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Newspaper Page Text
hearts of many people by his ruth
less methods) are in reality haunted
and. governed by FEAR. They fear to
come out into the open and declare
what they knowt They even fear to
m. say to themselves what they think.
" They fear the future and what it will
bring forth. They fear The Day Book.
(6) Lastly. We have decided that
the trust newspaper owners are tor be
pitied as well as censured. They are
to be pitied, even more than their un
derlings, the editorial writers,, the
editors and the reporters, over whose
heads hangs the sword of Damocles,
ready to call at the whim of their
Having met for several years" with
out arriving at any name for our
club, we have about come to the con
clusion to have a christening at our
next meeting. We hereby request the
presence of one of the editorial or
reportorial staff of your newspaper,
as we intend to christen our organi
zation The Day Book club.
We-shall notify you in due time of
the date and place of our next meet
ing. On behalf of the club,
Very truly yours,
, Alfred Gordon, Member.
There is a tremendous waste in
advertising, for it is anything but
an exact science. With many adver
tisers it is a game of hit or miss.
They don't know the game. What
ever is waste is destructive. Some
advertising is constructive. And
J some is downright dishonest.
It is legitimate for a merchant to
tell his customers' what he has to
sell, or to offer by way of bargains
But he can't go from door to door
and tell them. He finds the news
paper does go from door to door; that
i the newspaper has entree to the fam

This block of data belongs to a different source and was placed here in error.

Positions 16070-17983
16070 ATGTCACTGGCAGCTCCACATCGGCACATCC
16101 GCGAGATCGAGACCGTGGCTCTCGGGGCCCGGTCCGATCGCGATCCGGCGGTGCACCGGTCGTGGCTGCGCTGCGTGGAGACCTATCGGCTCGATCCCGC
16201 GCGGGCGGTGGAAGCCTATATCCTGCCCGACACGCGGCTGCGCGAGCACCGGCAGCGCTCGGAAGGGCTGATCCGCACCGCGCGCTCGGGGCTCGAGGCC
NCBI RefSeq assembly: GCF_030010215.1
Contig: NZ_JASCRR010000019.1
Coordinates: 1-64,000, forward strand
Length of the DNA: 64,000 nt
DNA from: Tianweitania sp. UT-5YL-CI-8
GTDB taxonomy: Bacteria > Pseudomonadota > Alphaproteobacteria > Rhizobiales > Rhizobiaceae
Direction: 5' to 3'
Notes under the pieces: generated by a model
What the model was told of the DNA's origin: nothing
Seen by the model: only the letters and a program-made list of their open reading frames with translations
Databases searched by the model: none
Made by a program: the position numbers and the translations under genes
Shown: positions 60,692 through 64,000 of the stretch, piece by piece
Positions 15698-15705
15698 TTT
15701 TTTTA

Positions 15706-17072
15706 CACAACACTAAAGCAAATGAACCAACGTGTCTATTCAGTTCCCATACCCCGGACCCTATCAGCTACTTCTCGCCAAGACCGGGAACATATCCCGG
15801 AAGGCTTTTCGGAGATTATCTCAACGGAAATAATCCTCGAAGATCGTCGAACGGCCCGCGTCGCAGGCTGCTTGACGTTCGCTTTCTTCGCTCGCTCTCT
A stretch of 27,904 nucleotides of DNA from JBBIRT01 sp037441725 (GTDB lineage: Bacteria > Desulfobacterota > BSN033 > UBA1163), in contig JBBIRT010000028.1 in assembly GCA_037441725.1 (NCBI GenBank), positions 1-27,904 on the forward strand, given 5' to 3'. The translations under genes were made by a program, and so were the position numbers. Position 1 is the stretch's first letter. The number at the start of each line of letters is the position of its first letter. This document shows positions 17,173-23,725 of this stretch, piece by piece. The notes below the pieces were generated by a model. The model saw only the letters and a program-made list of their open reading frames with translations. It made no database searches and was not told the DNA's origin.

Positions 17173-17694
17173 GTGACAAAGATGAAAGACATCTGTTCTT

ily circle; in fact that it has a good
standing with the family. So he gets
the "newspaper to carry his .an
nouncement into the home when the
paper makes its daily call.
The newspaper publisher tods that
1 his standing or that of his paper t
with so many families can be capi
talized. The merchant hires him to
tell the family about his goods after
he has got into the home under the
pretense of selling the news.
Having introduced the merchant,
the merchant begins talking shop in
the newspaper. He talks eloquently.
He presents pictures of gowns, codts,
hats, corsets, underwear, shoes, pi-1
anos, bacon, eggs and everything
any member of the family might be
Induced to want.
He can talk familiarly with the
family in the newspaper and say
things that wouldn't sound so Well if
he were there in person and had just
. The newspaper owner finds that
the more families he, can introduce
the merchant to, the more valuable
his introductions become. The more
circulation the greater the value of
his acquaintance and the higher the
Being a smart man the publisher
prints more editions and more ex
tras. The more papers he can sell the
more money he can charge for adver
tising space. How these editions mul
tiply is illustrated by the' fact that
the Daily News has 7 editions, the
American 8, the Journal 7 and the
Post 5. If one man can be induced to
buy several of these editions daily it
helps boost circulation and adver
tising rates are usually based on the
amount of circulation.'
The merchant doesn't know just
who reads each of the papers, so he
advertises in all of them, or anyhow
several of them, and often pays three
or four publishers for carrying the
same message into one family.
Of course part of that is waste.
And those who buy from the mer
chant must pay for the waste.
There was a time when a mer
chant had? to advertise in a Demo
cratic paper to reach Democrats and
in a Republican paper to reach Re
publicans. That has changed, but he
still has to guess where to place his